One of the names of Japan is Akitsushima which means island of dragonflies. For Aboriginals in Australia dragonflies symbolize dancing and a reminder for humans to look within. In Welsh mythology, the word for dragonfly means snake’s servant, as they are often seen in the same environs as snakes. In the South West of the U.S., native Americans see dragonflies as the helper to bring rain and water in the dry areas. Celtic mythology has 23 names for the dragonfly.
In all these beliefs and myths, dragonflies are associated with change and transformation, particularly to bring more light and joy into our lives.
I have done this installation of dragonfly wings with close up of Iris flowers in palladium prints on Japanese gampi papers.
The Brooklyn Waterfront Artists Coalition, BWAC, is exhibiting “More Art of Coney Island”, a curated exhibition for the month of August, 2022. This is a juried show selected by Alicia Degener, co-president of BWAC.
Coney Island is considered to be the poor man’s Riviera. The artists in this exhibition have works depicting the multitudes of people who enjoy Coney Island. The artists represent people of all ages. One can almost hear the sounds of people laughing, talking, listening to music, shouting and even screaming when they go on the rides offered on Coney Island. The drawings, paintings, prints, textiles, and photographs show people on the boardwalk, on the beach, in the water, playing games and particularly participating in the annual Mermaid Parade. I think the Mermaid Parade honors the feminine archetype or Venus, who in mythology rose from the sea.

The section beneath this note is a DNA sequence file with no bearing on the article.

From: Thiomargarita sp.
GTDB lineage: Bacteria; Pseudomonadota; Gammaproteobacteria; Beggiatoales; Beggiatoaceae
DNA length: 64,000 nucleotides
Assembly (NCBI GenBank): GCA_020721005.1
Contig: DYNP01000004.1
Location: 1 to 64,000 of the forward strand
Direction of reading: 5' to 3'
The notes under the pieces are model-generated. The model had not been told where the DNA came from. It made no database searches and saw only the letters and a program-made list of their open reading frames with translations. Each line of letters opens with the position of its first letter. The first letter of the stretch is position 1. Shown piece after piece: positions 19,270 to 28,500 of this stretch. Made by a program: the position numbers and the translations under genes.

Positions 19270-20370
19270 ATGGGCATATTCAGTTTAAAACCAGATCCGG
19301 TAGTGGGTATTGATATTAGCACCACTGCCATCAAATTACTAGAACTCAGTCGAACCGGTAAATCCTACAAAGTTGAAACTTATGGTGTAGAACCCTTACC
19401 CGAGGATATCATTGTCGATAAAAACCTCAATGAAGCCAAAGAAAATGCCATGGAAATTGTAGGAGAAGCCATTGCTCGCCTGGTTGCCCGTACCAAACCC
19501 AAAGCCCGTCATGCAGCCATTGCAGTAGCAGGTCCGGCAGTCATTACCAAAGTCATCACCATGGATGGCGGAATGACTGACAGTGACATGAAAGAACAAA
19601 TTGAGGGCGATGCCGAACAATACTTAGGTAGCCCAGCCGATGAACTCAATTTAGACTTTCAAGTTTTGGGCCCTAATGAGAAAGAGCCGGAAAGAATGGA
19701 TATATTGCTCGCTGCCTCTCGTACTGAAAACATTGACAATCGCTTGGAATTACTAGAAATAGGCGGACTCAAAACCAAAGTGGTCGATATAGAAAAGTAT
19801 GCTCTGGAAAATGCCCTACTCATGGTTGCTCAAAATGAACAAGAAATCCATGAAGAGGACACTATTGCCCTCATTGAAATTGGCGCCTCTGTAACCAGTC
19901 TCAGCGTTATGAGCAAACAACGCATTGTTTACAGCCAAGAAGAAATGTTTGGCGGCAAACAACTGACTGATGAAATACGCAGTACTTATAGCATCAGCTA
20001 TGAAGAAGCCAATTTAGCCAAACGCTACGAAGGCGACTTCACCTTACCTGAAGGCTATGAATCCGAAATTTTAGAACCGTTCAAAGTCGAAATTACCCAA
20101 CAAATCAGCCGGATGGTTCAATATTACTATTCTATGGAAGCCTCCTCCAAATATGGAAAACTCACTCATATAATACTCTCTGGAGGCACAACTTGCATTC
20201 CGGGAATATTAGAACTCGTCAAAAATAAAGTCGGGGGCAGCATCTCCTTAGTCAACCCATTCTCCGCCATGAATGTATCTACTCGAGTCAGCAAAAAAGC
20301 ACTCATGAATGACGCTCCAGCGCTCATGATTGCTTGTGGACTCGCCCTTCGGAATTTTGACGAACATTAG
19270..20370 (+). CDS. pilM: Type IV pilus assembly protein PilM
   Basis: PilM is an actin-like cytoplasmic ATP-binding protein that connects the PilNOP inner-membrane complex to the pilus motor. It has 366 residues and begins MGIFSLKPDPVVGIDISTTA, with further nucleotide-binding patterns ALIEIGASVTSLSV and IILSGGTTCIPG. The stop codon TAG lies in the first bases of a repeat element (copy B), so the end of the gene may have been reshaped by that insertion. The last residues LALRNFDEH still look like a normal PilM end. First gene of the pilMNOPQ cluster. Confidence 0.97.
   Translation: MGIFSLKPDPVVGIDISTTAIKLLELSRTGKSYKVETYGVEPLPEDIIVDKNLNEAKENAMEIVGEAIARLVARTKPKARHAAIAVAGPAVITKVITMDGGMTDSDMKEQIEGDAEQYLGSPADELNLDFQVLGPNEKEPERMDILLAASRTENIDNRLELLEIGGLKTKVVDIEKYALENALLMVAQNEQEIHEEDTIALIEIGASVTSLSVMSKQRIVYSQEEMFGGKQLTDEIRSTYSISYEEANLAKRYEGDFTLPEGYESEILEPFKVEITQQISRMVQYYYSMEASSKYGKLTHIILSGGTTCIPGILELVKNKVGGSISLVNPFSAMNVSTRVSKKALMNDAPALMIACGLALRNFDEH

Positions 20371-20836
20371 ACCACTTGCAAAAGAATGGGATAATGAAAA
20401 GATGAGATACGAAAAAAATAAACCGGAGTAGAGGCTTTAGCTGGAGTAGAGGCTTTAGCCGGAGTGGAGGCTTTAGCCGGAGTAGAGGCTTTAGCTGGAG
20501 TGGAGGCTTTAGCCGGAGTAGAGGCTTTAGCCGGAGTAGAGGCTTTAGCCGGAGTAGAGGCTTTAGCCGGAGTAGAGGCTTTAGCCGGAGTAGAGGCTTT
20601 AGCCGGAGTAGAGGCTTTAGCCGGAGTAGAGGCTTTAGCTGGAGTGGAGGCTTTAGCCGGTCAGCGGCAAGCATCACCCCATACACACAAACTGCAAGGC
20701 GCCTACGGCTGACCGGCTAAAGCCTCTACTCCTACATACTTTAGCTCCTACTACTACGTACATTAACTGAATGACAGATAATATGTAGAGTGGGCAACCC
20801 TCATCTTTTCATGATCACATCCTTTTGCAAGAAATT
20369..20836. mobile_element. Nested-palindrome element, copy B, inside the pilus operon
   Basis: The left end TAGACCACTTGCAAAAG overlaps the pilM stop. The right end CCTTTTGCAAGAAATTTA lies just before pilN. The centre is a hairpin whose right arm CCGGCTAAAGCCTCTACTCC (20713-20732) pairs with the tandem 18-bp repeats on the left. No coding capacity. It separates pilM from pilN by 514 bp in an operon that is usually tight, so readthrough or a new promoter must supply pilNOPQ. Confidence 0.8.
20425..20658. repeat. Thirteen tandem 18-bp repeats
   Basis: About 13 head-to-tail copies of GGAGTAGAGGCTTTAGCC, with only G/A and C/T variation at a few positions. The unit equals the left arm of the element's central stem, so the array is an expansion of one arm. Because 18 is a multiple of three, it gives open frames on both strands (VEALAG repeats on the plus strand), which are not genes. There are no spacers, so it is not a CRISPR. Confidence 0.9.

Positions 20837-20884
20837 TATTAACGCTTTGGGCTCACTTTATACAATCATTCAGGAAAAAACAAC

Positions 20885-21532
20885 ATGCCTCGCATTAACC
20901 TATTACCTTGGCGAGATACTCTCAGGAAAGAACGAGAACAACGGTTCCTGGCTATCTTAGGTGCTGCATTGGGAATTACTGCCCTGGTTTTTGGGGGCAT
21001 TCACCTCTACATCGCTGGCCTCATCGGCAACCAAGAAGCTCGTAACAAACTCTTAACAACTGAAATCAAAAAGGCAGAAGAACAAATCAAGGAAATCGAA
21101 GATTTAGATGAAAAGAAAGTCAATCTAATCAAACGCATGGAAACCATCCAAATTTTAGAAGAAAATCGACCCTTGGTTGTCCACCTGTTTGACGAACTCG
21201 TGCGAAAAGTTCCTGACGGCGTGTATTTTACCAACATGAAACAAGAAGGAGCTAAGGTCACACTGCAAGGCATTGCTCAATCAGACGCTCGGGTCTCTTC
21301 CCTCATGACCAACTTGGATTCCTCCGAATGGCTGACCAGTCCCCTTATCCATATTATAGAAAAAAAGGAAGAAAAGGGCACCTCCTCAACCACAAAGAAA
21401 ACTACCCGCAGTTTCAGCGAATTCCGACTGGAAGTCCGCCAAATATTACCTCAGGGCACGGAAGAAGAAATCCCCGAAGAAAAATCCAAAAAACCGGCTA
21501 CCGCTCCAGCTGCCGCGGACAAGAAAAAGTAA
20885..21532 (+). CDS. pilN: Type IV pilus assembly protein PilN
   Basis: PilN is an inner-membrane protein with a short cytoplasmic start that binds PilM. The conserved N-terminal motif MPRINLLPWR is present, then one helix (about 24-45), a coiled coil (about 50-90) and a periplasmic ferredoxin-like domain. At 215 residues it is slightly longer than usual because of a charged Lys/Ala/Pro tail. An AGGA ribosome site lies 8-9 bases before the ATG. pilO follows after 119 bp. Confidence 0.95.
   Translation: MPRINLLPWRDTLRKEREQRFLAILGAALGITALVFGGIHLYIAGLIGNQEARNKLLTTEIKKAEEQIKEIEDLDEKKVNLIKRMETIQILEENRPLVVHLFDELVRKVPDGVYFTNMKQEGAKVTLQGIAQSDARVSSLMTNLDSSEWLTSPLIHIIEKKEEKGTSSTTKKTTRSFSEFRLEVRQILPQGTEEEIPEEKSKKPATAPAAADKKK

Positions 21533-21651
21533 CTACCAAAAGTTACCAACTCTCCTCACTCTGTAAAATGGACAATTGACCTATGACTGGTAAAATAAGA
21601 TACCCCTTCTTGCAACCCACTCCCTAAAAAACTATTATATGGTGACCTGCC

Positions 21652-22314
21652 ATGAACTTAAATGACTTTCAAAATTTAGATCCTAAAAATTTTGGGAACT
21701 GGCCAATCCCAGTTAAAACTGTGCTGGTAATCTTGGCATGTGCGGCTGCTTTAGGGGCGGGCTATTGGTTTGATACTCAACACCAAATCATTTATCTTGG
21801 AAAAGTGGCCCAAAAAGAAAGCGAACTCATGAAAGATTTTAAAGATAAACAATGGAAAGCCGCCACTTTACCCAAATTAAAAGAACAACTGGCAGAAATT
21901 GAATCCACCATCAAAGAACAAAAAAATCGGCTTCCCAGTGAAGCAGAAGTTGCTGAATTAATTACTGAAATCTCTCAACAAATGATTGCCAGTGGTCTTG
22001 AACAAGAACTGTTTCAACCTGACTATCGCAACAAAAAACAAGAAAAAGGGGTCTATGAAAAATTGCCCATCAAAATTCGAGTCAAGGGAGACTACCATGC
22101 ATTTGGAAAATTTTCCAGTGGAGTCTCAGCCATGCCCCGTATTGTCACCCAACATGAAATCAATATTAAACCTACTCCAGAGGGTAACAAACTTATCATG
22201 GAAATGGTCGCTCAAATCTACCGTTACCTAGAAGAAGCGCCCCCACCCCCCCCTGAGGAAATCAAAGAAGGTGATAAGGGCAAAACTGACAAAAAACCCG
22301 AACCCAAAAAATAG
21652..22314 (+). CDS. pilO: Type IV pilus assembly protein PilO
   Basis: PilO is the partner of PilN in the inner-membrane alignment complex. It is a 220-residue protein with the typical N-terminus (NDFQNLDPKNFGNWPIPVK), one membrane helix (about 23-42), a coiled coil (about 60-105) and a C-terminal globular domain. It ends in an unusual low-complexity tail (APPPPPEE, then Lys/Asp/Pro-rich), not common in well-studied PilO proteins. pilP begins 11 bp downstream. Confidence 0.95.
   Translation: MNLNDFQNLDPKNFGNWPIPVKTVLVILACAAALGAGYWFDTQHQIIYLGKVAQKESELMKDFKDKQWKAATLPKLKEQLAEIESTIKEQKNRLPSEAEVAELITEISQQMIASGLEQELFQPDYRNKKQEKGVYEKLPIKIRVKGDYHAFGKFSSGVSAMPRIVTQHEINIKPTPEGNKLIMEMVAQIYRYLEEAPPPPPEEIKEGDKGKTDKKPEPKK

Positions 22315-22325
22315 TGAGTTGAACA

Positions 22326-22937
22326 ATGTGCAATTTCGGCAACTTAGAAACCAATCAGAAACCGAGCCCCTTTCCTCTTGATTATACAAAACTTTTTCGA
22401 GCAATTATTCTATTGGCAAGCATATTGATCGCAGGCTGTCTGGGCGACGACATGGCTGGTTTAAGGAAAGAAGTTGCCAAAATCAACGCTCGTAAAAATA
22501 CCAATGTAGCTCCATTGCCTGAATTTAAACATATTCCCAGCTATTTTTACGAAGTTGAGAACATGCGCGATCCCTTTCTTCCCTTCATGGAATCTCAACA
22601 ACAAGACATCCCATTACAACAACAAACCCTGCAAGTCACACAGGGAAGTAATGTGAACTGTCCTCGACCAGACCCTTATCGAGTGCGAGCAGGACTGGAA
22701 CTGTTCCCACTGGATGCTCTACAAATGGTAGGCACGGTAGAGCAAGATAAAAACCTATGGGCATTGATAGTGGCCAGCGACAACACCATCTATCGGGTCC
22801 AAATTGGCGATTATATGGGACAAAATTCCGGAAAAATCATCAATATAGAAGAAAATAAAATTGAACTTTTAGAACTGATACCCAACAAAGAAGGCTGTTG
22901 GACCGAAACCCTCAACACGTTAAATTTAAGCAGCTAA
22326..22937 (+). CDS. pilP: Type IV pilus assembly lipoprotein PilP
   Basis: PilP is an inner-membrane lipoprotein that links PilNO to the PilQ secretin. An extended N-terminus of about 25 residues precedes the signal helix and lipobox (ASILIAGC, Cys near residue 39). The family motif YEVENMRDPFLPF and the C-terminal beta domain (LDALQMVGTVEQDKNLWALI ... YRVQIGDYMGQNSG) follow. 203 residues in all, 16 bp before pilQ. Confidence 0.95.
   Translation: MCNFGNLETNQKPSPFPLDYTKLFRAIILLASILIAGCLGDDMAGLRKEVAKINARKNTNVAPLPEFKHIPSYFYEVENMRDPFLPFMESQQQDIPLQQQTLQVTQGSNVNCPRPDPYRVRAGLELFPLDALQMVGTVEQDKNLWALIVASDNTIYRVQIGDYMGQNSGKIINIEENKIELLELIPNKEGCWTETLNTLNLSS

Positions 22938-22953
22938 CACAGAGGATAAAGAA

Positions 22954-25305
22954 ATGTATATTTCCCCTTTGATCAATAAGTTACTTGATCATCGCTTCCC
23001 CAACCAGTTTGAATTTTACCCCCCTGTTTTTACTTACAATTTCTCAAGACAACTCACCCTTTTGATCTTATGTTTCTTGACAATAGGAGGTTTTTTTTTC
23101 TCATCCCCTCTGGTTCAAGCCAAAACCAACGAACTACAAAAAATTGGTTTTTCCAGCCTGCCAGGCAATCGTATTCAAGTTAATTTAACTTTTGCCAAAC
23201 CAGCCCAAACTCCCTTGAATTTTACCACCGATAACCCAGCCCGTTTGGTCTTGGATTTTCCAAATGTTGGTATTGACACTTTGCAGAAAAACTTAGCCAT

I am pleased to have my palladium prints of people with tattoos exhibited in this immense wooden building, once a warehouse, and now is a place for art and people to mingle.
My artwork in the form of palladium prints is on exhibit. This exhibition has been curated by Azure Arts and the dates are February 23, 2023 to March 13, 2023. The venue is located at 5 Rivington Street in Manhattan. My work is in correspondence with two other artists who address the theme of “Vital Impetus”.
“Vital impetus” derives from the concept of “elan vital” , a term coined by the French philosopher Henri Bergson. Rather than simply adhering to a set of mechanistic laws, Bergson contended that life has an inherent drive or impulse towards creativity, growth and innovation. While his philosophy emphasizes the role of individual experience, consciousness and creativity, he also saw the ‘self’ as fundamentally connected to others. The ‘self’ for Bergson, stands in dynamic relation to others. The ‘self’ is evolving constantly through its interactions with others.
In my artworks on exhibit, the human body is explored as a site for construction and communication of identity. Tattoos are vehicles for merging our human experiences with the larger world. By culling images from mythology, artifacts, and flora and fauna, my work explores the vital connections between self and other.